By Alan W. Dowd
NATO vs. Nature?
Europe experienced one of its hottest summers on record in 2003. Like all heat waves, the one that scorched Europe was uncomfortable for most and deadly for some. In fact, dozens of deaths were blamed on the rising mercury.
The high temperatures triggered forest fires in Portugal and Poland, forced French farmers to conserve water, restricted shipping on the Danube, and limited speeds on British rail lines—none of which sounds particularly unusual or unbearable. Indeed, these sorts of measures are summertime rituals in the United States and other parts of the industrialized world. And for much of Africa, Latin America and the Middle East, enduring the heat is part of life. Not so for Europe.
French government officials claimed that the heat wave killed 10,000 people. Those ghastly—and erroneous—numbers were based on a sloppy, simplistic comparison of summer 2003 and summer 2002 mortality rates. A CBS News analysis put the figure closer to 30 dead, which is indeed sad. It’s no wonder why officials in Spain and Italy dismissed the French figures.
Elsewhere, Portugal asked NATO for planes and helicopters to drop water on its forestlands. Zoos in Amsterdam, where temperatures hit just 86 Fahrenheit, fed chimpanzees iced fruit and sprayed ostriches with cold showers. The London Zoo covered pigs with sunscreen. Never mind that most the world’s chimps live in central Africa, where temperatures sore into the 90s and 100s; most the world’s ostriches live in southwest Asia, where low temperatures hover in the 90s; and the typical pig in North America weathers summertime temps of 90 degrees or more.
Still, there’s more at work here than hot weather and sweaty animals. From its failure to deal with the Balkan wars of the 1990s, to its inertia over Iraq last year, to its meltdown over the sizzling summer of 2003, many of Europe’s governments seem unable to cope with uncomfortable situations of any kind. Earth is a dangerous, messy and sometimes uncomfortable planet. Neither NATO nor frozen fruit nor melodramatics will change that.
The Pentagon has completed a new voting system that will enable military personnel deployed overseas to use the Internet to vote in the elections of 2004. Known as the Secure Electronic Registration and Voting Experiment (SERVE), the new system promises to avoid a repeat of the problems election officials and service-members encountered in 2000, when Florida rejected more than 1,000 overseas ballots. Many of those ballots were filled out by military personnel.
According to Polli Brunelli, who oversees the program that designed SERVE, the “vast majority” of troops on deployment have access to the Web. As she explained to the Washington Times, SERVE will use a special digital signature to prevent voter fraud, ensure that more troops have the opportunity to vote, and guarantee that their votes will be counted.
It’s a good thing, because US troops are being deployed in increasing numbers all around the world. A study by GlobalSecurity.org, a military policy research organization, found that US forces are based in almost 130 countries. Some 364,000 American troops are on duty overseas, almost half of them in Korea, Europe and Japan.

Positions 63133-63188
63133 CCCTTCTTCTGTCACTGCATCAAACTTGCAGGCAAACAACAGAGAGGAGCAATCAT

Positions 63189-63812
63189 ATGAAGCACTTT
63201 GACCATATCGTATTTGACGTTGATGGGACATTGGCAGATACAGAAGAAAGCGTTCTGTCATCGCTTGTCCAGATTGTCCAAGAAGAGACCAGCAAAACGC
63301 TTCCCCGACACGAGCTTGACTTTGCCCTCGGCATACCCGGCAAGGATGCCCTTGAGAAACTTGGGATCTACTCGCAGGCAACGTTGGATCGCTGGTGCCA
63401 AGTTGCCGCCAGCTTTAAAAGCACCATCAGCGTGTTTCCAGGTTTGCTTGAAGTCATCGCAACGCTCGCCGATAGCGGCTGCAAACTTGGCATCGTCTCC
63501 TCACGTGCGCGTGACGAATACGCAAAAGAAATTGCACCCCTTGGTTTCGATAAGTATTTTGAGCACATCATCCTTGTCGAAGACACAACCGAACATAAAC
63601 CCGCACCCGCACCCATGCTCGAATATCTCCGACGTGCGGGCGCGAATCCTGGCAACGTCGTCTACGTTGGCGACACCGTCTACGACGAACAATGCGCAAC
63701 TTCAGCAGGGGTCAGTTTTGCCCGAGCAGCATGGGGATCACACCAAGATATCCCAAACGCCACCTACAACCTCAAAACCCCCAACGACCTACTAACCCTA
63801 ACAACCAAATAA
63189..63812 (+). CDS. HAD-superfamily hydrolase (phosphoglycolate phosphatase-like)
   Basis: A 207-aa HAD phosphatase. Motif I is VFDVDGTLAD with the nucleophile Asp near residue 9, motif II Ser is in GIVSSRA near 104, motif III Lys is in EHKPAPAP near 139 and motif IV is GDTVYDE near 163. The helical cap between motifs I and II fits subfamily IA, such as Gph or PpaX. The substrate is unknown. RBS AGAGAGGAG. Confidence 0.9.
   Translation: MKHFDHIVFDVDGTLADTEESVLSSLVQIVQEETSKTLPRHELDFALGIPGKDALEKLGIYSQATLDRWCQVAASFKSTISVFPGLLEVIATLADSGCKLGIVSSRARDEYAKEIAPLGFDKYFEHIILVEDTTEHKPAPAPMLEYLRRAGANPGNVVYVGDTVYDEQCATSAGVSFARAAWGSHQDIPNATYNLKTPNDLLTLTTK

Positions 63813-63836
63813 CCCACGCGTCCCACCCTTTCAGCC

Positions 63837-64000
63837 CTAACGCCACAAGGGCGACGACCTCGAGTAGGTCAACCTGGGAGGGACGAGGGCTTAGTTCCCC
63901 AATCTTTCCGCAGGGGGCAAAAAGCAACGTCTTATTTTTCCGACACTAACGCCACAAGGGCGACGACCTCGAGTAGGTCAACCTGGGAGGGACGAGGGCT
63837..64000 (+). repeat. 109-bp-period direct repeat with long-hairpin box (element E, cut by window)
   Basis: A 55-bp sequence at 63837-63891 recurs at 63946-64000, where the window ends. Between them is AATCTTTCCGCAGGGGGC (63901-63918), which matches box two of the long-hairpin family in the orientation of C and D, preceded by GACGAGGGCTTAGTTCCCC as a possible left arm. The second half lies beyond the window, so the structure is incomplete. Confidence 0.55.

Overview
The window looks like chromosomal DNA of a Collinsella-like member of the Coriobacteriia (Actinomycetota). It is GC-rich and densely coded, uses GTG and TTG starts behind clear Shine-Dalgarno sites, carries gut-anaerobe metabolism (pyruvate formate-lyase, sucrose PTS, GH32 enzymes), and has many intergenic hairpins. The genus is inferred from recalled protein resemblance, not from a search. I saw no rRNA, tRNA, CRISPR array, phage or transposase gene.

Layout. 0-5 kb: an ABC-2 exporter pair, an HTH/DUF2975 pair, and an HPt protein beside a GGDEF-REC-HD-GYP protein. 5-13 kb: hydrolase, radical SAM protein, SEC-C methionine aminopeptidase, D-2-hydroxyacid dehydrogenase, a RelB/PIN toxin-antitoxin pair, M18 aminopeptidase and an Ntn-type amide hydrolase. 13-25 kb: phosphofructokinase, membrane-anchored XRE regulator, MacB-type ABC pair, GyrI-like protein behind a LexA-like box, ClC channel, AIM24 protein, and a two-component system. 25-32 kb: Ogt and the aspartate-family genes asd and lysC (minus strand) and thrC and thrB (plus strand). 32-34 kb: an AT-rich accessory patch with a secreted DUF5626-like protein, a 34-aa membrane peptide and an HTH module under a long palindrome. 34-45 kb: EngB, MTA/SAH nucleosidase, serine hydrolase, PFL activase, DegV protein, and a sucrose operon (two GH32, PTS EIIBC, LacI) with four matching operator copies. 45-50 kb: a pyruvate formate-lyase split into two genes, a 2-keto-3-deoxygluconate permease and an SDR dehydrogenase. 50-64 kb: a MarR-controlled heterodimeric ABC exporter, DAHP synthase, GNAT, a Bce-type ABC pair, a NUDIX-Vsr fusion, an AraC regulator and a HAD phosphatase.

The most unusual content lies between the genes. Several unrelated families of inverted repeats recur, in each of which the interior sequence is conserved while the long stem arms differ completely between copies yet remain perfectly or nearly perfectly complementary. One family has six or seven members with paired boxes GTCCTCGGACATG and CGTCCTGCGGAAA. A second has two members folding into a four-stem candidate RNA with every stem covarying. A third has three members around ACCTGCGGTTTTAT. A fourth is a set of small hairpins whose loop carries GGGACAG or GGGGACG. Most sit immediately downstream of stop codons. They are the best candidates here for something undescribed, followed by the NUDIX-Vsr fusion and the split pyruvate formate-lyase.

The deployments include 17 of the Army’s 31 active combat brigades (with two more in the midst of rotation);132,565 Guardsmen and Reservists; two of 12 aircraft carrier battle groups (with two more in pre-deployment training); and 94 of the Navy’s 299 ships and submarines.
CSI: Hong Kong?
It’s not a new TV drama. In fact, it’s an innovative new weapon in the war on terror.
CSI stands for “Container Security Initiative,” and the US Customs Service is administering the new program in some of the world’s largest, busiest ports. The rationale for the program is simple and creative: As the world’s biggest consumer, the United States opens its ports to some 6 million cargo containers every year, making US port security virtually impossible. Under the CSI, US Customs officials are based overseas and screen the goods and containers coming into the United States before they arrive in US ports.
This keeps US ports open and efficient, which makes foreign governments happy, and adds another ring of security to America’s open borders, which makes US citizens safer.
Rotterdam, Hamburg, Antwerp, Singapore, Yokohama, Montreal, and Hong Kong are among the ports participating in the CSI program.
The Pentagon is deploying a new Navy-Marine strike force to increase its firepower and flexibility in global hotspots.
The Expeditionary Strike Group includes a cruiser, destroyer, frigate, attack submarine, and an amphibious assault ship, complete with 2,200 Marines and a team of Navy SEALs. The USS Peleliu is serving as the command center for the first ESG, which will be deployed for eight months. Comprised of units and ships based in the Pacific and on the West coast of the continental United States, ESG One’s area of responsibility includes the Arabian Sea and Persian Gulf. Another ESG, under the command of the USS Saipan, will be deployed from the East coast.
The ESG concept is partly the result of experimental task forces deployed during the war in Afghanistan. According to the Naval Sea Systems Command, rather than relying exclusively on massive aircraft carrier battle groups or small three-ship amphibious ready groups, the Pentagon deployed task forces with augmented capabilities during the Afghan campaign. The flexibility and punch of these ad hoc task forces helped take down the Taliban regime in a matter of weeks. The ESGs will likely be called upon to do likewise with other thugocracies in future phase of the war on terror.
Published monthly in the American Legion Magazine, Under the Radar provides a snapshot of current challenges in international politics, U.S. foreign policy and national security.